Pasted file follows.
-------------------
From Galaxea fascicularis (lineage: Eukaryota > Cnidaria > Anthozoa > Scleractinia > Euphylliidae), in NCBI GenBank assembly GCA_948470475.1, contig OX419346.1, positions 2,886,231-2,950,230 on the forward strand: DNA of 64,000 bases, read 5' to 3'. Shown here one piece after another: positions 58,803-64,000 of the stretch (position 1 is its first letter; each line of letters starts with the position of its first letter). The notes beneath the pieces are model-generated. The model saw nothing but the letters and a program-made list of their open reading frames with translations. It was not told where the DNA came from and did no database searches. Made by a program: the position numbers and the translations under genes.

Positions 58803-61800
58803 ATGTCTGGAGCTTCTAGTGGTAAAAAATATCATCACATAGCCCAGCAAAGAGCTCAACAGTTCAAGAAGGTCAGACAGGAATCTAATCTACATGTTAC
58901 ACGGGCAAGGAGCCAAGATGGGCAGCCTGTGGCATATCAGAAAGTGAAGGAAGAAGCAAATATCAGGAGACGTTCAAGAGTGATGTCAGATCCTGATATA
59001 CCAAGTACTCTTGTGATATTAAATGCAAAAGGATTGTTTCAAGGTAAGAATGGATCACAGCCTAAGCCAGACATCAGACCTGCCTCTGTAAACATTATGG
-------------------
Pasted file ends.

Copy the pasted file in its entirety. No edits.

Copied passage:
From Galaxea fascicularis (lineage: Eukaryota > Cnidaria > Anthozoa > Scleractinia > Euphylliidae), in NCBI GenBank assembly GCA_948470475.1, contig OX419346.1, positions 2,886,231-2,950,230 on the forward strand: DNA of 64,000 bases, read 5' to 3'. Shown here one piece after another: positions 58,803-64,000 of the stretch (position 1 is its first letter; each line of letters starts with the position of its first letter). The notes beneath the pieces are model-generated. The model saw nothing but the letters and a program-made list of their open reading frames with translations. It was not told where the DNA came from and did no database searches. Made by a program: the position numbers and the translations under genes.

Positions 58803-61800
58803 ATGTCTGGAGCTTCTAGTGGTAAAAAATATCATCACATAGCCCAGCAAAGAGCTCAACAGTTCAAGAAGGTCAGACAGGAATCTAATCTACATGTTAC
58901 ACGGGCAAGGAGCCAAGATGGGCAGCCTGTGGCATATCAGAAAGTGAAGGAAGAAGCAAATATCAGGAGACGTTCAAGAGTGATGTCAGATCCTGATATA
59001 CCAAGTACTCTTGTGATATTAAATGCAAAAGGATTGTTTCAAGGTAAGAATGGATCACAGCCTAAGCCAGACATCAGACCTGCCTCTGTAAACATTATGG